Briscella challenges the admissibility of census data but gives no basis for the challenge. Pl.'s Resp. Opp. Def.'s Stat. Fact. ¶ 10, ECF No. 39-2. I find the census data admissible, as it is relevant that West Philadelphia has a significant Black population, even though its probative value is somewhat limited without more specific labor pool analysis.

Other employees testified that Douglas and Stewart had "favorite" and "non-favorite" employees. Smalls Dep. 51:5-9; Ford Dep. 21:17-22:6. Ronel Montgomery, another communication specialist, was viewed as a favorite while Briscella was decidedly in the non-favorite category. Smalls Dep. 48:9-24, 51:5-9; Ford Dep. 22:13-16. Several of Briscella's coworkers witnessed her receive worse treatment from Douglas and Stewart than anyone else, including being screamed at, having her desk banged on, and receiving discipline in circumstances when others would not. Kelly Dep. 230:23-231:15; Smalls Dep. 93:22-24; Norris Dep. 98:20-103:17. When plaintiff filed her Complaint, she supported it with four "Declarations" from Black employees supporting her claim of racial discrimination. Am. Comp. Ex. B, ECF No. 17. But these Declarations did not withstand the scrutiny of examination at deposition. Upon questioning, none of Briscella's coworkers would attribute her treatment to the fact that she was White. Smalls Dep. 57:11-13; Norris Dep. 97:13-20; Ford Dep. 27:21-28:5; Thomas-Clark Dep. 47:5-18. Rather, several coworkers offered alternative theories for her mistreatment, including her abrupt use of family leave time, personal animosity between Briscella and management due to her questioning decisions, and her non-confrontational personality. Kelly Dep. 231:16-20; Norris Dep. 91:11-25; Ford Dep. 37:22-38:6. The only other White communication specialist, Larry Bujas, wrote a letter at the end of September 2014 praising both Douglas and Stewart's management of the call center in response to other employees voicing grievances about working conditions. Def.'s Ex. 10, at 891, ECF No. 31-3. Ostensibly, other coworkers were afraid of speaking up about issues in the workplace for fear of retaliation. If communication specialists questioned practices in the office that seemed to run counter to "federal law and Penn policy" they were worried about being made an example and thrown into the "dislike" group. Smalls Dep. 98:12-18; Thomas-Clark Dep. 47:11-13.

Smalls does not recant her declaration as clearly as the other declarants, but her testimony fails to support her opinion that there was racial discrimination because it lacks a factual foundation. Ms. Smalls initially identified discrimination by Douglas, as a Jamaican American, only against "African American women" in the call center, whom she treated "disrespectfully." Smalls Dep. 60:5-22. When asked about Plaintiff specifically, she offered only that Douglas exhibited a greater degree of disrespect toward her, causing Ms. Briscella to react defensively. As noted below, I find this sufficient for Plaintiff's retaliation claims but insufficient to prove racial animus in the context of the entire record.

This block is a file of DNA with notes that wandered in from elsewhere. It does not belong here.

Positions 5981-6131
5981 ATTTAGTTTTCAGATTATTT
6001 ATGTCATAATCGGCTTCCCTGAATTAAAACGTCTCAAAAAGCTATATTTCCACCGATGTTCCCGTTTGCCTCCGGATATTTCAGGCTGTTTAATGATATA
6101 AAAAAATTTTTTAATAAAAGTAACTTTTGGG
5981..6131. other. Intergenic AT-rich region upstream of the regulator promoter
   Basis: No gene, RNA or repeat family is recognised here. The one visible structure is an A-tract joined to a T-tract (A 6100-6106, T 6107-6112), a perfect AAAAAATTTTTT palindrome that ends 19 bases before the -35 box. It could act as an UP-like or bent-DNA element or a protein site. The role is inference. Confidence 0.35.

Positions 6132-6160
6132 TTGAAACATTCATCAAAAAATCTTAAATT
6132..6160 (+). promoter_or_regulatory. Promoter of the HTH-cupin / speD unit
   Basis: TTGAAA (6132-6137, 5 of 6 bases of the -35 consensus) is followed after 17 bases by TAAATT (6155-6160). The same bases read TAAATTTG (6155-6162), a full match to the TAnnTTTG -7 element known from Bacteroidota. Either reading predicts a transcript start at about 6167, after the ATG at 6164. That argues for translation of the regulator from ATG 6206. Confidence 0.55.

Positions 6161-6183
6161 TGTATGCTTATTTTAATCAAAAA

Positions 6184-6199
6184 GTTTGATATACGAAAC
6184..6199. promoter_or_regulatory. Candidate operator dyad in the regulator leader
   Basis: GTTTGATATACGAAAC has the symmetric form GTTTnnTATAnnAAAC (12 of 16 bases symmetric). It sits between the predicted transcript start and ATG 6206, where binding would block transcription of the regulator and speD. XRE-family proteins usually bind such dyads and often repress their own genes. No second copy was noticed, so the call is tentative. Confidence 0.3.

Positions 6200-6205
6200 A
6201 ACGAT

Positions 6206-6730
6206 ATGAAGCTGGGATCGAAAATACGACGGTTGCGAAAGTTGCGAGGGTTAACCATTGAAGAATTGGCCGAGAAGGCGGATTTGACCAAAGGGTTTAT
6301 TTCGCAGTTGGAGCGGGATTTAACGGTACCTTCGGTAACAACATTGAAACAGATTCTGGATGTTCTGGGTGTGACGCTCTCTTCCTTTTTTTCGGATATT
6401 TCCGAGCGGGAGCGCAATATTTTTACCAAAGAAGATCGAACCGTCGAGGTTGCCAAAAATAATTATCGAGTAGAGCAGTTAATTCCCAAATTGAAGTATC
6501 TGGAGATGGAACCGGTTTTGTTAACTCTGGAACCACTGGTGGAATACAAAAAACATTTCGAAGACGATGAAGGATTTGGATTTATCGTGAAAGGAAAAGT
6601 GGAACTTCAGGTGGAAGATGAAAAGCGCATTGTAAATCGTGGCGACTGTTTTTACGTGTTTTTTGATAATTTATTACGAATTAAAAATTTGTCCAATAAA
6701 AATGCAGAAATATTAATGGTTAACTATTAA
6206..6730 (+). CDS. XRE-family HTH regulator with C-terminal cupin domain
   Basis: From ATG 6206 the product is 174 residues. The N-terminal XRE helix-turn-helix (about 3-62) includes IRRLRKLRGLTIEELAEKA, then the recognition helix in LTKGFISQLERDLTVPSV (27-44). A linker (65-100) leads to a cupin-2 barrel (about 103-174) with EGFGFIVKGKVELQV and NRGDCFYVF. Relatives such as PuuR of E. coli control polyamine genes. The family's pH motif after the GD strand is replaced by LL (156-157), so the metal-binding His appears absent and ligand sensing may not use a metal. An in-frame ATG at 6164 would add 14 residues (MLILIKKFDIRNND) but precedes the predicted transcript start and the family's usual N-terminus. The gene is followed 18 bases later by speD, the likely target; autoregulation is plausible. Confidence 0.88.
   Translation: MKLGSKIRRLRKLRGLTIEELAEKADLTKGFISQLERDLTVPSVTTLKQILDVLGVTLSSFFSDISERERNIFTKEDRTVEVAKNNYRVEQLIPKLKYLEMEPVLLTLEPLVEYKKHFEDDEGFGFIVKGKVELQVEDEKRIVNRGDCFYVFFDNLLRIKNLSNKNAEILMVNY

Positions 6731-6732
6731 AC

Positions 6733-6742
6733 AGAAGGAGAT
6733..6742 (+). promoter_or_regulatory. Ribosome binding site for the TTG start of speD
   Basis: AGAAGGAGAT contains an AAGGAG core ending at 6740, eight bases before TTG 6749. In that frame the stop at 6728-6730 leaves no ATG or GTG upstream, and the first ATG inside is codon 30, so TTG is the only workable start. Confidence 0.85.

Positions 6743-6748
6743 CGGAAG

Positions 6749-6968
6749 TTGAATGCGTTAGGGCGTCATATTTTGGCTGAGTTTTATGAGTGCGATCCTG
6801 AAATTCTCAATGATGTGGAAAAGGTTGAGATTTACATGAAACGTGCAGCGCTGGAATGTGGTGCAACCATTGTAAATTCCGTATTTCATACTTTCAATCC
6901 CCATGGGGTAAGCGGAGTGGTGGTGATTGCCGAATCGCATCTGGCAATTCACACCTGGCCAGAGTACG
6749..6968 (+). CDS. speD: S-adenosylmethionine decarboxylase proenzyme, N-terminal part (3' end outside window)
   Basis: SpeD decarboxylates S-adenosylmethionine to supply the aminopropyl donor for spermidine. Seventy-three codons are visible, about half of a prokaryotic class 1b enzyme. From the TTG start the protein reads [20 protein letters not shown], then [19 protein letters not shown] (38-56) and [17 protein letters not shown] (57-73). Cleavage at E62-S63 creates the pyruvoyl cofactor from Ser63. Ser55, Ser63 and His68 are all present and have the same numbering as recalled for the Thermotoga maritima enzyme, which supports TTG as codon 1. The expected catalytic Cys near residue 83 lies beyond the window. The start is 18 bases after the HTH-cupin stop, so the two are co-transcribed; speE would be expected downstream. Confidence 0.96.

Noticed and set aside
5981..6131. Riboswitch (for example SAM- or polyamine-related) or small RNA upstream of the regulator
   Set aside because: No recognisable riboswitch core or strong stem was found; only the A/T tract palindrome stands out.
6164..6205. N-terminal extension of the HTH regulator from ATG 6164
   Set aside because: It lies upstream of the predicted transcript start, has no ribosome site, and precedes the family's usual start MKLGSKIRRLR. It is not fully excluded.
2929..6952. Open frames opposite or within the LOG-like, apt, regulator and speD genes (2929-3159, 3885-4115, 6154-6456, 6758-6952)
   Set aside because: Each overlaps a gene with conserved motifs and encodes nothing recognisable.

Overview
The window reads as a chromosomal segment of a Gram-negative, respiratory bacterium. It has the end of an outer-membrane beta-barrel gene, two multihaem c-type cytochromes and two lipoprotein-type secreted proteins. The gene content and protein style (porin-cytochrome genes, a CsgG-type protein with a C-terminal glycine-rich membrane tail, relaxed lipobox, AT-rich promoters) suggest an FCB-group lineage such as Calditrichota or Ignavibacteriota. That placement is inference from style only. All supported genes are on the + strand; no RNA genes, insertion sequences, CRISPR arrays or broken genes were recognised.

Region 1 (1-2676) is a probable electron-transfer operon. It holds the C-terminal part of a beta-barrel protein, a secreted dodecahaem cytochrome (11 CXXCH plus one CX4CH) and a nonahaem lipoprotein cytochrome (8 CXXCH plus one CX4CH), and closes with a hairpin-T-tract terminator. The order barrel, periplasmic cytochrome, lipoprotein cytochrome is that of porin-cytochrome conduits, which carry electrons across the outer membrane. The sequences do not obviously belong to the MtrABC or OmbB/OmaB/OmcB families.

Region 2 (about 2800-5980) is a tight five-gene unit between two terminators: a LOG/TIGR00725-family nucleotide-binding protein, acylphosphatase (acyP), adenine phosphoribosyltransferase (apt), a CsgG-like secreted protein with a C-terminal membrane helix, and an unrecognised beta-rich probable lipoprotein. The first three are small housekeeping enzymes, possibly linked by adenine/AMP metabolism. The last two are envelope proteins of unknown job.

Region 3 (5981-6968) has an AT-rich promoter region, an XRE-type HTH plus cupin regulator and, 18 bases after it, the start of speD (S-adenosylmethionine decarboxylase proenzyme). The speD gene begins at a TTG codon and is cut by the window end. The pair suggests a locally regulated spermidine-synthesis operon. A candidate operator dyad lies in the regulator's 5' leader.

Plaintiff argues that Bujas' letter commending Douglas and Stewart is inadmissible character evidence under Fed. R. Evid. 404. I disagree. The letter expresses a lay opinion about their performance and is relevant because it recounts the favorable impressions of a fellow employee who presumably would also have been the target of any racial animus against Whites in the workplace.

At the end of May 2014, Briscella complained to management about male-female pay equality, specifically that "males were paid" more than her even though she had trained those male coworkers. Pl.'s Dep. 91:2-8, 95:25-96:3. Crowley confirmed that Briscella had complained about pay-based gender discrimination in mid-2014. Crowley Dep. 27:9-28:14. Several days later, Douglas sent a seemingly petulant email to all of the employees in the call center stating that "[o]ver the last week or so, there has [sic] been side bar discussions in the Call Center regarding pay rates, but only one person has addressed the issue with me." Am. Comp. Ex. A, ECF No. 17. Douglas went on to say that "it is absurd that employees were pressured to disclose their pay rate. In the future if anyone insist [sic] that you disclose your personal information, please refrain from doing so." Id. Around August 25, 2014, Briscella saw on the posted schedule that she had been switched from her normal shift (Second Shift) to First Shift. Pl.'s Dep. 205:7-19. Briscella went to Stewart about the change, who explained that Ronel Montgomery had requested the Second Shift so that she could home-school her children. Pl.'s Dep. 205:20-25. Nearly a year prior, on August 6, 2013, Briscella had sent an email to Stewart requesting to work the First Shift for a couple of weeks, and to be switched to the First Shift permanently on the weekends. Pl.'s Ex. 11 at 174. Over the course of 2013, Briscella asked to switch with a colleague in order to work the First Shift approximately 28 times, including 17 times on weekends. Pl.'s Ex. 12 at 518-565. The last time she requested a switch to the First Shift was in October 2013. Id.